Global Chairman Bob Mortiz on CEOs' record high optimism for 2018. Duration 2:06
"CEOs appear increasingly anxious about broader societal threats rather than direct business ones."
While generally exuberant in their outlook on the global economy, CEOs are ever more anxious about the threats to their organisation’s growth prospects. ‘Extreme concern’ levels climb across almost all the main threats we measure. An interesting exception is over-regulation, which stayed flat. That’s not to say that over-regulation is no longer a top concern — in fact, it is the top ‘extreme concern’ globally and has been since we began asking the question in 2008.
Now, however, others are rising to the fore, such as terrorism — which vaulted from No. 12 to No. 2 overall — and geopolitical uncertainty, which is a top-five threat in every region except Asia-Pacific, where it ranks sixth. Meanwhile, the threat of ‘exchange rate volatility’, the No. 3 ‘extreme concern’ globally last year, barely makes the top 10 this year.
Each region reports a different mix of threats as the most concerning, but one general global observation is that CEOs across the world are increasingly anxious about broader societal threats — such as geopolitical uncertainty, terrorism, and climate change — rather than direct business risks, such as changing consumer behaviour or new market entrants. The threats that trouble CEOs are increasingly existential.
In fact, it’s striking what does not top the global list of concerns. Comparatively few CEOs highlight ‘potential ethical scandals’ as a threat — despite the growing number of firms that have suffered reputational damage in the past year because of ethical lapses. Globally, despite Brexit, CEOs are not overly concerned about the ‘future of the Eurozone’, with fewer than one in five CEOs ranking it as an ‘extreme concern’. This is true even in Western Europe, which, in fact, saw the biggest drop in ‘extreme concern’ regarding this threat.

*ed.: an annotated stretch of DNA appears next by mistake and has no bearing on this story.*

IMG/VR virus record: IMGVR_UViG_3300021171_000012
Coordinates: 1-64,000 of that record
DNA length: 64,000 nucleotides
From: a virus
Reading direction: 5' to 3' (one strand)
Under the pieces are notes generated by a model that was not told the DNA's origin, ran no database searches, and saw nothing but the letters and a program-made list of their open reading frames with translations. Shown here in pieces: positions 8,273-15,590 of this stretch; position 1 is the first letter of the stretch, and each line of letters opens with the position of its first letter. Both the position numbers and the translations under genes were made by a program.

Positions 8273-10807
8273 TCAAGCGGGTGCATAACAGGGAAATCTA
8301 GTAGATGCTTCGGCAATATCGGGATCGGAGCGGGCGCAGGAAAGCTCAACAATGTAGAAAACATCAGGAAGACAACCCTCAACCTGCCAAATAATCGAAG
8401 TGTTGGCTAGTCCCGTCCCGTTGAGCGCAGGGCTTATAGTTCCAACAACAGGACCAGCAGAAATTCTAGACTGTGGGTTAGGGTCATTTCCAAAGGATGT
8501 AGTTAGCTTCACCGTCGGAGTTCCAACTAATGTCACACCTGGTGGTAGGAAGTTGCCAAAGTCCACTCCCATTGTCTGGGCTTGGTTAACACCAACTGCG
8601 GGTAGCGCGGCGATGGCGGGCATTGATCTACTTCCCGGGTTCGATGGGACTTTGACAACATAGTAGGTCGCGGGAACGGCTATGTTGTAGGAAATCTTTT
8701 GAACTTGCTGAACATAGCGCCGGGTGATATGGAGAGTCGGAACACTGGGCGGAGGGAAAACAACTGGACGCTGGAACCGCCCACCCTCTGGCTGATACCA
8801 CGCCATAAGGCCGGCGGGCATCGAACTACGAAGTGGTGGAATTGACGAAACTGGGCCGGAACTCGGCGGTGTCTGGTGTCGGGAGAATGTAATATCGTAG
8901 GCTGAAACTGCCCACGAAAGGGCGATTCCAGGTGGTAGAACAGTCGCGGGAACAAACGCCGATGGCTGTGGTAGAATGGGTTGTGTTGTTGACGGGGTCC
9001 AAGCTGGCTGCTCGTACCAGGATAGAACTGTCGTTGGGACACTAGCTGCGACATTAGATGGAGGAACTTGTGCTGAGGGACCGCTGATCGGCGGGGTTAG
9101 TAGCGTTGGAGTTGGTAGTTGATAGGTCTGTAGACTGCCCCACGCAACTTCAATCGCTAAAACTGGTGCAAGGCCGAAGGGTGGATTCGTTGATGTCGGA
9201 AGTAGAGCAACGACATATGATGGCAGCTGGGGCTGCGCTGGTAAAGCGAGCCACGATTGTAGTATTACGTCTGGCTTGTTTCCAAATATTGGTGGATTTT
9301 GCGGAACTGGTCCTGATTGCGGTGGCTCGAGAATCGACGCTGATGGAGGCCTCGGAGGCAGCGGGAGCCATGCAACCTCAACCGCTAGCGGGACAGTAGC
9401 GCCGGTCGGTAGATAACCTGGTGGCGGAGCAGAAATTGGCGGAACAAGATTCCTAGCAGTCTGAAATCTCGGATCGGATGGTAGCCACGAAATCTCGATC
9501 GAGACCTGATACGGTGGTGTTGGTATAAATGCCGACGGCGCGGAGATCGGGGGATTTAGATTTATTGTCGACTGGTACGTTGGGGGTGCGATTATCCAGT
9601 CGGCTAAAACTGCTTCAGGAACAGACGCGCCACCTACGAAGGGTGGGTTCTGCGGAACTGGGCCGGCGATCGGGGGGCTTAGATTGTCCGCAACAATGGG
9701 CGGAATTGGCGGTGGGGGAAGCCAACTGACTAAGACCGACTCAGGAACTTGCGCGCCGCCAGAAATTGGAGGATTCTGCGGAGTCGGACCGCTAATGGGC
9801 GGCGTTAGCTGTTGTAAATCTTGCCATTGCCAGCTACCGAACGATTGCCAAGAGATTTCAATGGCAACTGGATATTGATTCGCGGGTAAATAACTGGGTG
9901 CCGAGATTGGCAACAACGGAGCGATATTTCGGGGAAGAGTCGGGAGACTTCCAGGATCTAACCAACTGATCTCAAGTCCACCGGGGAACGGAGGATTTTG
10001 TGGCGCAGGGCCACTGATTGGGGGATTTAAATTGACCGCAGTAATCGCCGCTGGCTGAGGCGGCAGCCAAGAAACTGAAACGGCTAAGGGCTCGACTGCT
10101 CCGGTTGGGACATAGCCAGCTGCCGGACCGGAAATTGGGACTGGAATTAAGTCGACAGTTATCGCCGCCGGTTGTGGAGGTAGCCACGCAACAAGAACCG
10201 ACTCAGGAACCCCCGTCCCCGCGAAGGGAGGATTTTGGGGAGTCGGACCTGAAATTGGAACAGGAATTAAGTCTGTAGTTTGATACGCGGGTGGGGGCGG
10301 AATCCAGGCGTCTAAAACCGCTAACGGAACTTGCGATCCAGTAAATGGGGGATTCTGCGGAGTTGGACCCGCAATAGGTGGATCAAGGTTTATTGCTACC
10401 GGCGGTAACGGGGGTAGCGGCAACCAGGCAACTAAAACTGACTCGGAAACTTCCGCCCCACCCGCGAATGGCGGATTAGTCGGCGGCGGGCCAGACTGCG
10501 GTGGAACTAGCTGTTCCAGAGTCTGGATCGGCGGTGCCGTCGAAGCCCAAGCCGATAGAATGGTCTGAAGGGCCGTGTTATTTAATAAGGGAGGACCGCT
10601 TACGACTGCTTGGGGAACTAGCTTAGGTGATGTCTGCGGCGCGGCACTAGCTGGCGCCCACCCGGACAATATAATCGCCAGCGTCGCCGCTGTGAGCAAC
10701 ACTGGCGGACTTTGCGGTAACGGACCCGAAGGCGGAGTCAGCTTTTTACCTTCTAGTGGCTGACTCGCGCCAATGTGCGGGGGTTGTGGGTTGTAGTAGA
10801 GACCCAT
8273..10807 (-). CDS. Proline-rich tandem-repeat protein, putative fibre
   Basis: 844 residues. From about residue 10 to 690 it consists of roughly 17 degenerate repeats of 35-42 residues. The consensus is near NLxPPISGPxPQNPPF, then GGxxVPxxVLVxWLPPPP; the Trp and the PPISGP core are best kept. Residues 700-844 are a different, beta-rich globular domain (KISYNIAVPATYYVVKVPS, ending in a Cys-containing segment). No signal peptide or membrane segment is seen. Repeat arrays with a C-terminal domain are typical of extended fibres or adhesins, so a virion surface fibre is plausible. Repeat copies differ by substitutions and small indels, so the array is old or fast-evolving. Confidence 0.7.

CEOs are also not particularly agitated about ‘activist investors’, ‘rising employee benefit and pension costs’, ‘access to affordable capital’, ‘volatile energy costs’, or their own ‘readiness to respond to a crisis’. Again, they are more troubled by larger societal and geopolitical shifts than by the dynamics in their own market.
The one exception is technology-related developments (e.g., ‘cyber threats,’ ‘speed of technological change’, ‘availability of key skills’), where we see anxiety about the impending promise and perils of artificial intelligence (AI) taking hold. We project that AI will contribute an additional US$15.7 trillion to global GDP by 2030, an increase of 14%. That boon to the overall economy, however, will come at great cost to those who cannot rise to its challenges in time.
Looking across the top 10 threat lists of all seven regions, ‘geopolitical uncertainty’, ‘over-regulation’, and ‘increasing tax burden’ are the three that appear on every region’s radar. ‘Availability of key skills’ and ‘speed of technological change’ appear on every list except those of Latin America and Africa, respectively. Perhaps the most ominous finding is terrorism’s rise in the rankings; it is a top five ‘extreme concern’ in every region save Africa.